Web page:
Date of Award

2018

Degree Type

Dissertation

Degree Name

Doctor of Philosophy in Business Administration

Specialization

Marketing

Department

Business Administration

First Advisor

Daniel Sheinin

Abstract

Participatory pricing consists of unique pricing mechanisms which can provide firms an opportunity to differentiate themselves by allowing consumers to have some influence in setting the price in transactions. Many firms attempting to utilize participatory pricing mechanisms have struggled or even failed in their attempts. Understanding the role of branding with participatory pricing and how it is associated with consumer perceptions, attitudes, and behaviors would be beneficial as more firms attempt to utilize this pricing mechanism. Additionally, examining how giving consumers autonomy in part of the pricing mechanism could provide marketing managers insights into their purchasing preferences and behaviors.

Two manuscripts in this dissertation examine aspects of participatory pricing and contribute to the emerging literature. Manuscript I furthers our understanding of branding in the context of elective pricing, also known as pay-what-you-want pricing. We investigate how self-brand congruity, self-construal, perceived quality, and price autonomy are associated with consumer purchase intentions (purchase likelihood and perceived satisfaction). We find significant main effects for self-brand congruity, perceived quality, and price autonomy on purchase intentions. Additionally, we find a significant interaction effect between price autonomy and product quality on consumer purchase intentions. As perceived product quality decreases, consumer purchase intentions significantly decrease for consumers exposed to fixed prices, but no change occurs for consumers exposed to elective prices.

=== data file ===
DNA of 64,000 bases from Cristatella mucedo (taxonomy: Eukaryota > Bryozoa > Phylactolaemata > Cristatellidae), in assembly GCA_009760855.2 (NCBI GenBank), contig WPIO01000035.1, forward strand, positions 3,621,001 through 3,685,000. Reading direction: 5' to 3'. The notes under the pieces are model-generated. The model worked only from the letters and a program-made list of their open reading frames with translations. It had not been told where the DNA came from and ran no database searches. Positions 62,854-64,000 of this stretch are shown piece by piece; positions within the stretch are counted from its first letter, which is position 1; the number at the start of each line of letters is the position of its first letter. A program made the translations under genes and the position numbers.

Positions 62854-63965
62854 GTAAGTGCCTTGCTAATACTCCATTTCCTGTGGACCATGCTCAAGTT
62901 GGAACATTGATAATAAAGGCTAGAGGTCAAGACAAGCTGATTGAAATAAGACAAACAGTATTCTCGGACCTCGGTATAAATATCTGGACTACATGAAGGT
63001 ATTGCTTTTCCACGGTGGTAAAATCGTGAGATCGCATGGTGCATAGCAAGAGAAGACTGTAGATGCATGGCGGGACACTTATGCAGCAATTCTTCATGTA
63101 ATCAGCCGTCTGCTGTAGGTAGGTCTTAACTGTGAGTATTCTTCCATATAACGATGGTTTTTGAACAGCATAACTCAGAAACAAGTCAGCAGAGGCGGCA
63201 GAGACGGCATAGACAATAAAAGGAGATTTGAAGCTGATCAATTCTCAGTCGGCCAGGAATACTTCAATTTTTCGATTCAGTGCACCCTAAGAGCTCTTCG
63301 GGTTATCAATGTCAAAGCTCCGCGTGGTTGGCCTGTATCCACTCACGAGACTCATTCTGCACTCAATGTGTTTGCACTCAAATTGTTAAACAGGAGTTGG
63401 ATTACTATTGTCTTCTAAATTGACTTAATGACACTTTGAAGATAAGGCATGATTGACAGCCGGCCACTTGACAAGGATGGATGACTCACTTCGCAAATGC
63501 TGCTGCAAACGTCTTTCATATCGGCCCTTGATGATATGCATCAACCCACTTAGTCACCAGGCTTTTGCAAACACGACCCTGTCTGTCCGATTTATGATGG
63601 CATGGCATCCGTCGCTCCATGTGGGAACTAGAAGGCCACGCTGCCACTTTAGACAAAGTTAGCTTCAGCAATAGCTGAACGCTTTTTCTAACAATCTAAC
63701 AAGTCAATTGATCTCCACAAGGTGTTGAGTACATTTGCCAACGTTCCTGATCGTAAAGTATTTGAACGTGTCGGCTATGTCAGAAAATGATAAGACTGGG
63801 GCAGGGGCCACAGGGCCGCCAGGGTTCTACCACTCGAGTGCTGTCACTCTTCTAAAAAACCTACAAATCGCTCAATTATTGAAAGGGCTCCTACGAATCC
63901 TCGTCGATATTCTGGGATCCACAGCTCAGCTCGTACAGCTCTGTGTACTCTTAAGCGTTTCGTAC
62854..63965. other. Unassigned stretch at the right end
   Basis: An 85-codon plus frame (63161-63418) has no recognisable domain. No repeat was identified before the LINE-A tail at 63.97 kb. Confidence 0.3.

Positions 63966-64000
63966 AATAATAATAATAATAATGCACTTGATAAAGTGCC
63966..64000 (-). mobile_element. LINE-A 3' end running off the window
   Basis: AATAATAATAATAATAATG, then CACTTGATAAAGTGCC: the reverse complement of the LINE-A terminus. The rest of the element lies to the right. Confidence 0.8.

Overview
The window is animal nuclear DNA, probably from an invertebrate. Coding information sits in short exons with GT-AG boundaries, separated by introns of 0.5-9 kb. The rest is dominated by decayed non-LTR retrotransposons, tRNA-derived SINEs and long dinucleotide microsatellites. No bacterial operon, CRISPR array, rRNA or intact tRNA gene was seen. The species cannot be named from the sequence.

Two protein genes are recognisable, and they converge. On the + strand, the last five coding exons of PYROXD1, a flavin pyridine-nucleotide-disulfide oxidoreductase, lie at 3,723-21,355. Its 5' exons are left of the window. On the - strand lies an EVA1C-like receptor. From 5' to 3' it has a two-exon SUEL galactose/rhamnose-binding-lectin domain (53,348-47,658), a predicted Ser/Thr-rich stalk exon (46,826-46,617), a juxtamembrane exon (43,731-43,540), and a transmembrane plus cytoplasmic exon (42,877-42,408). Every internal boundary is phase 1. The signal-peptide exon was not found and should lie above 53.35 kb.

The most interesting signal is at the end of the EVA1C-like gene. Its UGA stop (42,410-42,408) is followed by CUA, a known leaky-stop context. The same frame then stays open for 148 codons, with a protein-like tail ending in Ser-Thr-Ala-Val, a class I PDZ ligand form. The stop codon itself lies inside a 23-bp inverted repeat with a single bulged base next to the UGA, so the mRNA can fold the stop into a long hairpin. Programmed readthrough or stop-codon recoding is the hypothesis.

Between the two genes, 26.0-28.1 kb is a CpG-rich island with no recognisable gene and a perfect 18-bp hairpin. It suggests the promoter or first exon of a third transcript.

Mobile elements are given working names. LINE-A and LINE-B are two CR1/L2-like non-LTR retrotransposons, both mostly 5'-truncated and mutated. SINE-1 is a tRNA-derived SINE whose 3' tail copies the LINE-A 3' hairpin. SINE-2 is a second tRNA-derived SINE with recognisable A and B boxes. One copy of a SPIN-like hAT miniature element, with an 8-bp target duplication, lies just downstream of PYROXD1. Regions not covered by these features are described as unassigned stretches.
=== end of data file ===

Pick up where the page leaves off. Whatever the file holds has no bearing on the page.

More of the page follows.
Manuscript II investigates how autonomy with surcharges is associated with consumer purchase intentions as well as examine how offer exclusivity and reactance. We find a main effect for surcharge autonomy on purchase intentions. Additionally, we find a significant interaction effect between surcharge autonomy and reactance where consumers with high levels of reactance have significantly lower purchase intentions when they are offered mandatory surcharges than when they are offered optional surcharges. Lastly, we find a significant interaction effect between surcharge autonomy and offer exclusivity where consumers receiving a mandatory surcharge that was inclusive, offered to everyone, had significantly higher purchase intentions than consumers receiving a mandatory surcharge that was exclusive, offered just to them.

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